[developers] What is the deal with the skeleton virtual profiles?

Stephan Oepen oe at ifi.uio.no
Mon Mar 16 14:19:24 CET 2009

hi bill (and francis),

> When you create a new virtual profile in the logon system, you also
> have to create a corresponding "skeleton" in an LKB directory.  What
> is the deal with this skeleton?  What does it do, why is is
> necessary?  What happens if I leave it out?  How do you create one?

i suspect you are asking in the context of parse selection?  a virtual
profile is just a way of putting a read-only `skin' around a collection
of real profiles.  we keep profiles to between 500 and 2000 items each,
just to limit the size of each individual database (especially once the
tsdb(1) database engine uncompresses and reads the relations).  virtual
profiles, currently, are not used beyond parse selectione experiments,
they will always be read-only, and to date are only supported in parts
of the [incr tsdb()] code base.

once you install the Redwoods add-on, `lingo/redwoods/tsdb/home/jhpstg'
is a virtual profile.  its `virtual' file contains:


this is what (in the default setup) provides the treebank input to the
feature caching, grid parameter search, and model training.  of these,
the (optional) grid search step is the only process that will generate
new profiles, each recording the output of one n-fold cross validation
experiment.  these output profiles (with the long, funny-looking names)
are minimal in size, in that they do not copy the original treebank but
instead only contain the item information, plus the `fold' and `score'
relations (the results of n-fold  cross validation).  to create these
output profiles, [incr tsdb()] requirs a skeleton.  for JHPSTG, this is
the directory `lingo/lkb/src/tsdb/skeletons/english/logon/jhpstg', and
this is where the items used for each experiment originate.  note that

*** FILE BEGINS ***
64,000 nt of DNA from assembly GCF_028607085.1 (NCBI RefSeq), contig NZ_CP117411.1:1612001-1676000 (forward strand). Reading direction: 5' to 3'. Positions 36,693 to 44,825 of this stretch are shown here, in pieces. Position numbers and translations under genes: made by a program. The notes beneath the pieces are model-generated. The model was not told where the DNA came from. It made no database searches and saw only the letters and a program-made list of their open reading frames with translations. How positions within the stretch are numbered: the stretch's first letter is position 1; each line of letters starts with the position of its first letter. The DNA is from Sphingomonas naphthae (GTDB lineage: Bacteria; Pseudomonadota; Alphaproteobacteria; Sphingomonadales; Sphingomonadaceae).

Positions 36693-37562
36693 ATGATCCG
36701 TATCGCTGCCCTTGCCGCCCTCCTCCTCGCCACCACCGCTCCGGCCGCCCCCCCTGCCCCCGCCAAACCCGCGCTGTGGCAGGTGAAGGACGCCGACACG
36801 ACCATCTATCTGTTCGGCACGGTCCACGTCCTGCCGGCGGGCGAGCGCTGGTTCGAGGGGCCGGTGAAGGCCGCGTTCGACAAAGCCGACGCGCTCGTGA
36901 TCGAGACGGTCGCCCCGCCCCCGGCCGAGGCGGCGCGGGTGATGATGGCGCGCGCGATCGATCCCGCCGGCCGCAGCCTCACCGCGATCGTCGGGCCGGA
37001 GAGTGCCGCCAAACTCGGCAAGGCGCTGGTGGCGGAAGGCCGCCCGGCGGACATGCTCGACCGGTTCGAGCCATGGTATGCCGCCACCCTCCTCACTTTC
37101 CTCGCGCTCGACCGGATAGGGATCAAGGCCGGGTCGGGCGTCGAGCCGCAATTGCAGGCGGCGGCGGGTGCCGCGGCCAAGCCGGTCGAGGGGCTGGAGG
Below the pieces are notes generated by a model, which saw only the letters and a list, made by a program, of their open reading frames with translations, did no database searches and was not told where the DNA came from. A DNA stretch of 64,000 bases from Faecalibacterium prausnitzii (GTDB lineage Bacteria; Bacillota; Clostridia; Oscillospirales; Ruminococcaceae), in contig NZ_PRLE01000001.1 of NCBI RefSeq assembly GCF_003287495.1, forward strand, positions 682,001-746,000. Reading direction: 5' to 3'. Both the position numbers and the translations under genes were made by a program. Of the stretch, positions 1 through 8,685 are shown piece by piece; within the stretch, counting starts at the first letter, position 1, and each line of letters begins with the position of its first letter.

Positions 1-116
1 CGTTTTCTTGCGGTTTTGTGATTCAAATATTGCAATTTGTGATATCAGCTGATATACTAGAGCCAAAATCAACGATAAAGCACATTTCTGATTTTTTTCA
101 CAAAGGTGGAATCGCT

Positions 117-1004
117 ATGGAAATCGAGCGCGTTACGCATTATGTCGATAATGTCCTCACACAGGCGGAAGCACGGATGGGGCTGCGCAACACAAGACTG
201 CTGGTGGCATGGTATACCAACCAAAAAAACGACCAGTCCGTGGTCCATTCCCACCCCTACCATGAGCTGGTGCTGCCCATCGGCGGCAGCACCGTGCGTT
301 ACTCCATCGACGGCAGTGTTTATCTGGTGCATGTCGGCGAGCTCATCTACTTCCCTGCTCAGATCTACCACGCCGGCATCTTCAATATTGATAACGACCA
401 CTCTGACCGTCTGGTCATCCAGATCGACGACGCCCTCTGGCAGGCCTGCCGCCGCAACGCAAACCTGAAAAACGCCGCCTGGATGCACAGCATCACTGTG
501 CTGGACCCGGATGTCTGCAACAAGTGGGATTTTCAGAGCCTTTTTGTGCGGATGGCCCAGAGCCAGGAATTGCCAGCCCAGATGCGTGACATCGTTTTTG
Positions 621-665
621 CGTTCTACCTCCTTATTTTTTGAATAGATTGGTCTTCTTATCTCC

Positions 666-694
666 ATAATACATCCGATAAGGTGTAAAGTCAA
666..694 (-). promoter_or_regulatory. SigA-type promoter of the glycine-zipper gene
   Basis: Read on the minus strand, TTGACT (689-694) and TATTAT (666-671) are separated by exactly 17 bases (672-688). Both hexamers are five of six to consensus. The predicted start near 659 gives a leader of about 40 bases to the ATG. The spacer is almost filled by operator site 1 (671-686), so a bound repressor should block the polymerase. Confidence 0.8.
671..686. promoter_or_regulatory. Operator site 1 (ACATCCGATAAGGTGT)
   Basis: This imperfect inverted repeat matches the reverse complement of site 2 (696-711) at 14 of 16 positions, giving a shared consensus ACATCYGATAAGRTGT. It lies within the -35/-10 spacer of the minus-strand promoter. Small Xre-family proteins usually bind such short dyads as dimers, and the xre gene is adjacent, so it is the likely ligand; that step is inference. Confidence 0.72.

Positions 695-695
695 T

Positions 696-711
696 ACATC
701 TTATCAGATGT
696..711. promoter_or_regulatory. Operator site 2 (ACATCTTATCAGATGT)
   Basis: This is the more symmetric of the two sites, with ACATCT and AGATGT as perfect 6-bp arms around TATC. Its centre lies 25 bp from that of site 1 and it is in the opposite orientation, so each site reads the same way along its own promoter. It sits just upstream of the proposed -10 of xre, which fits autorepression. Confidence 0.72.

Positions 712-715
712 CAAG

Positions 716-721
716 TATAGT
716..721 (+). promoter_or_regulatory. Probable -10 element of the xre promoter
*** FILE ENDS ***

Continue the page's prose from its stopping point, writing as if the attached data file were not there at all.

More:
it is legitimate to have more items in the skeleton than are present in
the actual treebank.  e.g. one could trim down the virtual profile to a
sub-set of the JHPSTG segments and still use the full JHPSTG skeleton.
as long as the feature cache reflects the actual treebank data, then in
practice only items attested in the treebank will be considered for the
grid search (or training) steps.

as to creating the skeleton corresponding to a virtual profile, JHPSTG
for example: assuming the individual profiles already use disjoint item
identifiers (which, incidentally, is an assumption made throughout the
MaxEnt experimentation environment), it will suffice to concatenate the
individual item files.  in other words, i believe i did the following:

  cd $LOGONROOT/lingo/lkb/src/tsdb/skeletons/english/logon
  mkdir jhpstg
  cat jh{0,1,2,3,4,5}/item {ps,tg}/item > jhpstg/item
  cat jh{0,1,2,3,4,5}/item {ps,tg}/item-set > jhpstg/item-set
  cp ../Relations jhpstg/relations

the database schema (`relations') and the `item' relation are mandatory
in all skeletons.  some skeletons provide additional input information,
e.g. grouping items into item sets, phenomenon annotations, or various
types of information on expected outputs.  but, for your purposes, only
the `item' relation will probably be sufficient.  note that to make the
skeleton visible to [incr tsdb()], you also need to edit `Index.lisp'.

> I remember when I was working with Francis on the Japanese setup, the
> skeleton and the virtual profile directories were softlinked
> together.  Is this sufficient.

i do not quite see how that could work.  and generally there should not
be a need for a virtual profile directory, i guess; see comments above.

> PS.  Is there a logon-specific mailing list.  Stephan suggested I use
> that instead of devleopers, but I don't have a contact email for it.

i was thinking of the list `logon at emmtee.net', see:


my inclination is to only support MaxEnt experimentation with the LOGON
tree (where various third-party components are available), thus i would
suggest we keep detailed discussions of the experimentation envionment
on that list.  but we have long struggled with defining the interfaces
between various lists, hence for each new thread the author should feel
free to decide which DELPH-IN list (or set of lists even) works best.

                                                    best wishes  -  oe

+++ Universitetet i Oslo (IFI); Boks 1080 Blindern; 0316 Oslo; (+47) 2284 0125
+++     CSLI Stanford; Ventura Hall; Stanford, CA 94305; (+1 650) 723 0515
+++       --- oe at ifi.uio.no; oe at csli.stanford.edu; stephan at oepen.net ---

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